by dr. susan nettleton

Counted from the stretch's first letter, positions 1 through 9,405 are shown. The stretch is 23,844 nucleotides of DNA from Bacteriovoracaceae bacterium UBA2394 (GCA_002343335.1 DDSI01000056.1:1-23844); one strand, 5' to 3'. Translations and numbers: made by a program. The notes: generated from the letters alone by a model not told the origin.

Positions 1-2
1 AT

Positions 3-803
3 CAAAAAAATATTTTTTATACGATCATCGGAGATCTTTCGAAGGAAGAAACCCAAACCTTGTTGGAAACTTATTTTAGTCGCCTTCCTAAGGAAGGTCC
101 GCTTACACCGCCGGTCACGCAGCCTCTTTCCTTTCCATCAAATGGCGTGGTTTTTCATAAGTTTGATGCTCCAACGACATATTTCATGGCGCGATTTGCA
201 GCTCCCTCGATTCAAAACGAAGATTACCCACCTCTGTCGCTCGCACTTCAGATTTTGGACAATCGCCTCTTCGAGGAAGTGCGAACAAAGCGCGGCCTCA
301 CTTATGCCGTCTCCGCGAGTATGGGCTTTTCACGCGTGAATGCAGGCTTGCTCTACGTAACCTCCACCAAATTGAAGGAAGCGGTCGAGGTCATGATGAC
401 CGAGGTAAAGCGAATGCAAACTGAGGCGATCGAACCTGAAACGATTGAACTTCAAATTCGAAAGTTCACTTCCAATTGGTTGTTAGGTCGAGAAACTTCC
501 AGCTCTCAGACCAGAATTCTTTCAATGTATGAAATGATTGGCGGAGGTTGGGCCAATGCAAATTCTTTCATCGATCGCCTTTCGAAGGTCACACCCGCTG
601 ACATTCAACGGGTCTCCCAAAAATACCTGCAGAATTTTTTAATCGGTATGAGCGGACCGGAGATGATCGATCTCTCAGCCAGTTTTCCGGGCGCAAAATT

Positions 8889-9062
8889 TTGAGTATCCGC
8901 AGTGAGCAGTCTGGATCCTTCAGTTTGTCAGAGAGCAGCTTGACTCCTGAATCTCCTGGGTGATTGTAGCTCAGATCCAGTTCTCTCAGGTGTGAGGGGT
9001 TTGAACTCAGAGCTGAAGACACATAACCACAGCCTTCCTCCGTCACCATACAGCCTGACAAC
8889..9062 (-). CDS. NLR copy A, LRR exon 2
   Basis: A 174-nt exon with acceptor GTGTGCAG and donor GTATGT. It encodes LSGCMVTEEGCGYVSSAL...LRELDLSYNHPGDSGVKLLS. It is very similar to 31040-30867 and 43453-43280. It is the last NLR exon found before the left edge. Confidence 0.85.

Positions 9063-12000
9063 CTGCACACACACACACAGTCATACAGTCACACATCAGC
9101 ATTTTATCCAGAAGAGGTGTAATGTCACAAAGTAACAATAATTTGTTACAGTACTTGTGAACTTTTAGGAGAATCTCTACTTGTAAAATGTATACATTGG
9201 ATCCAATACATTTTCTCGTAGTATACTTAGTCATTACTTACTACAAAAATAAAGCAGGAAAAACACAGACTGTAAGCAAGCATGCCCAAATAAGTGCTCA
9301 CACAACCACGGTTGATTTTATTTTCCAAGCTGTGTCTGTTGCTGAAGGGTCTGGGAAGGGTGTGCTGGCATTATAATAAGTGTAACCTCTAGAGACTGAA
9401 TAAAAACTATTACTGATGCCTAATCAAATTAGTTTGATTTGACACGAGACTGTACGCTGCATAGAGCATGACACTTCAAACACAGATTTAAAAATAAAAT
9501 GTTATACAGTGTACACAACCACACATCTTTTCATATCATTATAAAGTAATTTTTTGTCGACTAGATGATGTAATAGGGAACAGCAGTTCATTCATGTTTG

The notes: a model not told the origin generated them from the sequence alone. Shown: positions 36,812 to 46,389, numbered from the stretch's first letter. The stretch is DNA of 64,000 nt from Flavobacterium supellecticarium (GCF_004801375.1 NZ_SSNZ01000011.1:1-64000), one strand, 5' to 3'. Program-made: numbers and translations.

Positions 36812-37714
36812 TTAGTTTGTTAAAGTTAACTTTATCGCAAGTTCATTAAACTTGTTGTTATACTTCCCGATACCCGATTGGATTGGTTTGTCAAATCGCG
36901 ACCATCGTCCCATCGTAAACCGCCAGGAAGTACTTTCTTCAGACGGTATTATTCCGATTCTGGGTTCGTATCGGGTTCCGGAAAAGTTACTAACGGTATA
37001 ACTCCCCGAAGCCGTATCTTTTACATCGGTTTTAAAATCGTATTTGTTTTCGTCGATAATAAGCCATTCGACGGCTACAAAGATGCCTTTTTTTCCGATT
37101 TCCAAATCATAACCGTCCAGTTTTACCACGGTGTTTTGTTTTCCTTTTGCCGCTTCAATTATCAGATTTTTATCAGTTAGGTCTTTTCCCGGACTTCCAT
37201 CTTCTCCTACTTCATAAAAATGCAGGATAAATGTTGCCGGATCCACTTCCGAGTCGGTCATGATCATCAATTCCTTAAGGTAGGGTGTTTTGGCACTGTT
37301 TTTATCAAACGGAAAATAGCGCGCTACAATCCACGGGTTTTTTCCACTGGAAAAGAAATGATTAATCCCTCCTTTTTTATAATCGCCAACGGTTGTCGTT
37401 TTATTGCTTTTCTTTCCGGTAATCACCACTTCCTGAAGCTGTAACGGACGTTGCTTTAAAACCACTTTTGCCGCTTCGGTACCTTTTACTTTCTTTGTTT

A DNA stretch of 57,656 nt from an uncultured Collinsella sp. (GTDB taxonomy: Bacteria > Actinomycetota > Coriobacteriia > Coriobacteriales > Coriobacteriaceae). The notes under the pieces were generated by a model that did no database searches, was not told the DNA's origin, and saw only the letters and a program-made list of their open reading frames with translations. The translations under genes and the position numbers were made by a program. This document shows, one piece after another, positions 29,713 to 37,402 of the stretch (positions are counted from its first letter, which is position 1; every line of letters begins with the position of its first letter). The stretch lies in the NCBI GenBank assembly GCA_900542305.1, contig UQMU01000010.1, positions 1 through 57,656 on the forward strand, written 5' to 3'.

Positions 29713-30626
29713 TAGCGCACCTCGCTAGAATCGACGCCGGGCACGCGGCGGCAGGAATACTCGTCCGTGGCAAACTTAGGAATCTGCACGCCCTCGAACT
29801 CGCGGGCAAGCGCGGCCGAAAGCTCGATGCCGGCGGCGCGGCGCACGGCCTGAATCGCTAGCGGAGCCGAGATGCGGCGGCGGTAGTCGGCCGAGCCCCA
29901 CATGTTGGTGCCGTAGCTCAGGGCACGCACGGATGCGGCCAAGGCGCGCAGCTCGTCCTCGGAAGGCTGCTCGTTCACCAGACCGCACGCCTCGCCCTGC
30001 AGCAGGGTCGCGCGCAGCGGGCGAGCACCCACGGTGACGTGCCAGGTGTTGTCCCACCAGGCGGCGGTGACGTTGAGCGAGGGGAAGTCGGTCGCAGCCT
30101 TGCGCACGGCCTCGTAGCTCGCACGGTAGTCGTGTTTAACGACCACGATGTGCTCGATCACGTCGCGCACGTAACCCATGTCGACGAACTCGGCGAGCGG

During holidays, our thoughts are often directed to family. The ancient philosopher Confucius taught that the family is the nucleus of the greater society. As such, when the individuals within the family are each clear and accepting of their role in the family, there is peace. Peace in the family becomes the building block of peace in the entire community, which is the building block of peace in the world. But the cultural foundation of the time and place of Confucius had a specific, often rigid, uniform code of what was required of each family member (based on their age, gender, birth order, family position, etc.). In our modern culture, there is no such uniform code or social agreement. On the one hand, this is a source of disorder and conflict. On the other hand, it holds the potential for creativity, freedom and flexibility to life in relationship—a source of resilience and adaptability. There is no longer one model that fits all people, all situations, and all families. Family is what we make of it. It is not necessarily dependent on blood or generational lines, or tradition, or even a fixed configuration. We have the space to deeply connect with and commit to others based on natural inclination, and we form “spiritual family” bonds. But peace and acceptance of our role within our family, however we define it, remains a core part of a world at peace.